The New York attorney general is scheduled to begin enforcing the Stop Hacks and Improve Electronic Data Security (SHIELDS) Act on March 21, but as covid-19 takes its toll on the world economy, market watchers say a delay in enforcement is likely. The office of the AG declined to comment.
New York is the latest state to adopt data security measures for the private data of its consumers and follows recent measures taken by Massachusetts and Illinois. “This is much more along the lines of what Massachusetts has, rather than what California has,” says Jeffrey Neuburger co-head of the technology, media and telecommunications group at Proskauer. California’s CCPA is focused on privacy, whereas NY and MA are focused on data security.
The statute amends the data breach notification law and expands the requirements for reporting a breach. It also expands the definition of ‘private information’ under New York law.
“[Firms] need to have a program, they need to assess if the controls are effective or not, and they need to train and manage their employees on security practices and procedures,” said Ray Hillen, managing director of cybersecurity for Agio.
One of the most potentially onerous aspects of the act calls for designating one or more individuals to coordinate the cybersecurity compliance, as well as a security assessment included in service provider agreements. Jeffrey Neuburger, co-head of law firm Proskauer’s technology, media and telecommunications group, said he’s advising clients to designate someone specifically for the role.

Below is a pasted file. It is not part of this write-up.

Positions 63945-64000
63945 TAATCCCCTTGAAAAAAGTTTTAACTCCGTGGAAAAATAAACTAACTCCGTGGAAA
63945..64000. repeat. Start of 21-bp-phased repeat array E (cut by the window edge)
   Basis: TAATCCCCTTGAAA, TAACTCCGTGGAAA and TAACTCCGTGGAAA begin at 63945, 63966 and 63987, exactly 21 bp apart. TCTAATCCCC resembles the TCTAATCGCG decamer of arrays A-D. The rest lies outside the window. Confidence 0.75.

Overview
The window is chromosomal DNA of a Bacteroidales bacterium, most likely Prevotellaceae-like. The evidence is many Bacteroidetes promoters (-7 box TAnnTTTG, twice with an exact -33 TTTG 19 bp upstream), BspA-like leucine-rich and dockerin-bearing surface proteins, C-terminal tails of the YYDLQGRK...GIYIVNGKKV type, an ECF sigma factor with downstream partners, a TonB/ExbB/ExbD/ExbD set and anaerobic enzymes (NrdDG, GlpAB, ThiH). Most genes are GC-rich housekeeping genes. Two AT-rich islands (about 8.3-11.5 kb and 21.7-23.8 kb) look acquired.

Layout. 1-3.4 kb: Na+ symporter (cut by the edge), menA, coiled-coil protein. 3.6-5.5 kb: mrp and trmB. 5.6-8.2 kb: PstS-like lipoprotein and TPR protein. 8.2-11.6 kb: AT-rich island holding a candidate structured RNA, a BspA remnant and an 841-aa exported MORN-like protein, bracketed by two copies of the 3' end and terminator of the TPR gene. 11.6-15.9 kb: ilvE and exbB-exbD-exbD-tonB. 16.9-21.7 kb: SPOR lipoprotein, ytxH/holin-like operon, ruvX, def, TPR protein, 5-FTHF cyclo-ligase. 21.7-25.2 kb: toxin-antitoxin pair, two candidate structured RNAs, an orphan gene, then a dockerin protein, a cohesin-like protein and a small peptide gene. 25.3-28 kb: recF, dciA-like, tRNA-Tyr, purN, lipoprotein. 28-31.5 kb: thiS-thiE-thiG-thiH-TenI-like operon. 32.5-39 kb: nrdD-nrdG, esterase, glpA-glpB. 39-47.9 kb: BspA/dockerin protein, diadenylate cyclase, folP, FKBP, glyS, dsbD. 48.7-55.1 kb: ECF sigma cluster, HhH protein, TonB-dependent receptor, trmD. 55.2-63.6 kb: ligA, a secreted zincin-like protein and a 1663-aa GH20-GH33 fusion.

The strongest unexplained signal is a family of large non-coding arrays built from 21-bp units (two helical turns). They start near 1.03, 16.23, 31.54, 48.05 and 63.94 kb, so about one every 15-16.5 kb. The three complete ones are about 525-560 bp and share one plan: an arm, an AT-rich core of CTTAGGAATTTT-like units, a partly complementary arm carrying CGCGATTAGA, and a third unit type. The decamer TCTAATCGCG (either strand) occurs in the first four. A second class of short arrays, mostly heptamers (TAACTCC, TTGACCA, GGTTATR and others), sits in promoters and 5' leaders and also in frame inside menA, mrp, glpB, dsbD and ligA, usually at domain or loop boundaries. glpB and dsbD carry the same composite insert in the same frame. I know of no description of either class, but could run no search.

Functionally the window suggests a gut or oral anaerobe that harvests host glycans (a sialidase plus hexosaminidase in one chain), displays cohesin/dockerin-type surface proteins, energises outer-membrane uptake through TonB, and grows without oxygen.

Data security programs in compliance with the new law must protect firms from, as well as prevent and respond to, attacks and system failures, and must be regularly tested for efficacy. Physical safeguards such as information storage and disposal should also be in place.
The measure affects the handling of New York citizens’ data, even if the firm or organization doesn’t have a physical location within the state.
In conversations with Private Funds CFO, many managers and CFOs place cybersecurity at the top of their priorities, making full compliance seem within reach for much of the PE community. But the rapidly shifting dynamics brought on by coronavirus in recent weeks could delay its immediate effect.
“[Coronavirus] isn’t going to result in extension of time to comply,” says Proskauer’s Neuburger. “But I suspect it will delay the plan in terms of enforcement until things clear up.”
Many in New York and around the world are transitioning to work-from-home programs for the foreseeable future – making SHIELDS compliance a significant hurdle for firms farther behind in their data security progression. A lag in enforcement action from the AG may be inevitable, but that doesn’t mean firms should feel safe delaying compliance.
“The AG is going to take the position that companies shouldn’t have waited this long to get their act in gear,” said one anonymous source.
The act may also tighten up relations with service providers, as it explicitly mentions the use of maintaining appropriate safeguards by service providers and requiring those safeguards in contracts.
“This whole thing requires funds and organizations to have a security assessment, and that’s something that should flow through to service providers as well,” Neuburger said.
“A fund is only going to be as secure as its least secure service provider.”